by Clara P. Triane, M.D.
An X-ray technician whom I met told me that she had suffered from juvenile rheumatoid arthritis for many years and was about to undergo her twelfth operation for this condition. I mentioned that ketogenic diets often can be helpful for relieving symptoms of rheumatoid arthritis. Her response was, “I’m just so used to having this problem.”
My husband, Sol Ta Triane, often states this Buddhist aphorism: “The way is easy, but you still have to do it. Your way is hard, but you still have to stop it.”
Much information is available about the advantages of eating a low carbohydrate/high fat diet. Despite hearing about the myriad benefits, however, many people are still reluctant to try it.
Why is it that people, although uncomfortable in their current state, are unwilling to change their way of living?
The eccentric philosopher George Gurdjieff said that it is very difficult to give up one's own imaginary suffering. People will renounce various pleasures, but they will not give up their imaginary suffering. They have become attached to their suffering. They have decided to keep it.
Many people prefer to talk about their problems, rather than taking actions that will result in tangible, measurable benefit.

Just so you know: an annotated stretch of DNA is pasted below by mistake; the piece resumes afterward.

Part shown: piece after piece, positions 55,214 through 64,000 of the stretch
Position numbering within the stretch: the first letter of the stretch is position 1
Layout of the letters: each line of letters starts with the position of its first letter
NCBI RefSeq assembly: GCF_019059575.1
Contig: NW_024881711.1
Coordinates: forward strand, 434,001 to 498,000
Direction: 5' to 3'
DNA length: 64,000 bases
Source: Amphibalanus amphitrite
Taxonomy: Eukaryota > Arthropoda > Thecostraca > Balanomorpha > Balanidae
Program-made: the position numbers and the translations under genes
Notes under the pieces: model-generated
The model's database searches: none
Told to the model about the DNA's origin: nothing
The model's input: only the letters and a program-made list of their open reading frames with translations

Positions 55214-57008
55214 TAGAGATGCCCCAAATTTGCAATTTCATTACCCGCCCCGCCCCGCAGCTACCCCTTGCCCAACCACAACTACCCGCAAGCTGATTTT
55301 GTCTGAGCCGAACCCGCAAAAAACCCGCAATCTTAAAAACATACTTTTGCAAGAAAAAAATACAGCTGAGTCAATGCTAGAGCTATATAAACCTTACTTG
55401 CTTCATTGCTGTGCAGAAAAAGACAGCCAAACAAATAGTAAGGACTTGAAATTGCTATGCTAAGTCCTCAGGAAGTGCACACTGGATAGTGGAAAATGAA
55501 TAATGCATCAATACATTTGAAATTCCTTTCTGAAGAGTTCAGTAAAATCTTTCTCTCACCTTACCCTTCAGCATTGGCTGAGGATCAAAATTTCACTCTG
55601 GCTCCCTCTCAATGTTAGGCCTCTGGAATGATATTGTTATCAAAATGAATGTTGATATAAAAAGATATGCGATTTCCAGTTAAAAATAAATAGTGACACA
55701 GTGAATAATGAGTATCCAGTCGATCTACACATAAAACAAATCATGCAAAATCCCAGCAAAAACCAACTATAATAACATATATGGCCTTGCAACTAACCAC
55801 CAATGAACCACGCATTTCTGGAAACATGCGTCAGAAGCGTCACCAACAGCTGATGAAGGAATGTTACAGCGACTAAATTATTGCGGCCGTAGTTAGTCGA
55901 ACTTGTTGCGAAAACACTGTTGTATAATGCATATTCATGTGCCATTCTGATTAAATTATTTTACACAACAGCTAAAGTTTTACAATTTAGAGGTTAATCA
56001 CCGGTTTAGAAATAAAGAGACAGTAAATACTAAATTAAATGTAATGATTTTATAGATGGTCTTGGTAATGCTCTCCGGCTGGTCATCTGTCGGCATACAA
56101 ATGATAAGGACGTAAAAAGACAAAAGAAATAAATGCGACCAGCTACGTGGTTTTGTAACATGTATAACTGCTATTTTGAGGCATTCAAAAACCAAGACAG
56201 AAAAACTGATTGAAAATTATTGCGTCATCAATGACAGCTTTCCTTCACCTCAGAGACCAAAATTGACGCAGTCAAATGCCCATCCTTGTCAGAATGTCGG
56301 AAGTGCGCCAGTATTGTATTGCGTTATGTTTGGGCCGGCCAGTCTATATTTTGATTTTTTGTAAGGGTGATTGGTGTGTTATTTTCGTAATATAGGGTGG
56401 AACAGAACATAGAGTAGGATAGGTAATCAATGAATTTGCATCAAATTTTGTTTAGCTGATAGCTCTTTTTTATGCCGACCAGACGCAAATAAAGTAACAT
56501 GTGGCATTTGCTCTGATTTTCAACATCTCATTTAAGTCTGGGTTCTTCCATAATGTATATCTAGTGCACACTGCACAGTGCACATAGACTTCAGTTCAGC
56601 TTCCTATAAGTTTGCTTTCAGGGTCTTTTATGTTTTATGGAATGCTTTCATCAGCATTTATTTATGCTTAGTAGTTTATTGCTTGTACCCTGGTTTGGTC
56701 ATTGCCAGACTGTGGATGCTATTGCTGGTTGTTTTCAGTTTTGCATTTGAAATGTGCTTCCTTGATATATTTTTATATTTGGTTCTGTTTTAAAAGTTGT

In order to switch to a low carb ketogenic or carnivore diet, you’ll have to be the type that can think independently. You’ll need the strength to go against the masses of influences promoting a plant-based, high carbohydrate, low fat diet. You will need to be able to go contrary to societal and cultural fashions regarding food choices.
The weak in spirit feel, “Better the devil you know than the devil you don’t.”
If you for one are thinking of switching to an ancestrally appropriate, species-specific, natural human diet, these are some of the changes you will probably need to undertake:
1) You will need to remove all the unhealthy food items from your home.
2) You will need to change the types of foods that you buy.
3) You may need to shop at different grocery stores.
4) You, or whoever cooks for you, will need to learn different recipes.
5) You may need to change the times of day at which you take your meals.
6) You may need to change the number of times per day that you eat.
7) You will have to deal with your family members who may not be in favor of the dietary changes you are trying to make.
8) Last but not least, you may need to engage an expert health coach who can help and encourage you through the many pitfalls on your way back to optimum functioning.
Changing one’s eating habits involves some effort and discipline. Once established, however, a low carb/healthy fat diet is filling and nutritious, thus easier to maintain. The health gains are much more than worth the trouble.
If you are ready to go whole hog, make the necessary changes, adjust your diet, optimize your health, and you would like the help of a low carb physician, request a consult with Dr. Clara P. Triane.
Dr. Clara with Stephen D. Phinney, M.D., Ph.D., world-renowned nutritional biochemist and author of The Art and Science of Low Carbohydrate Living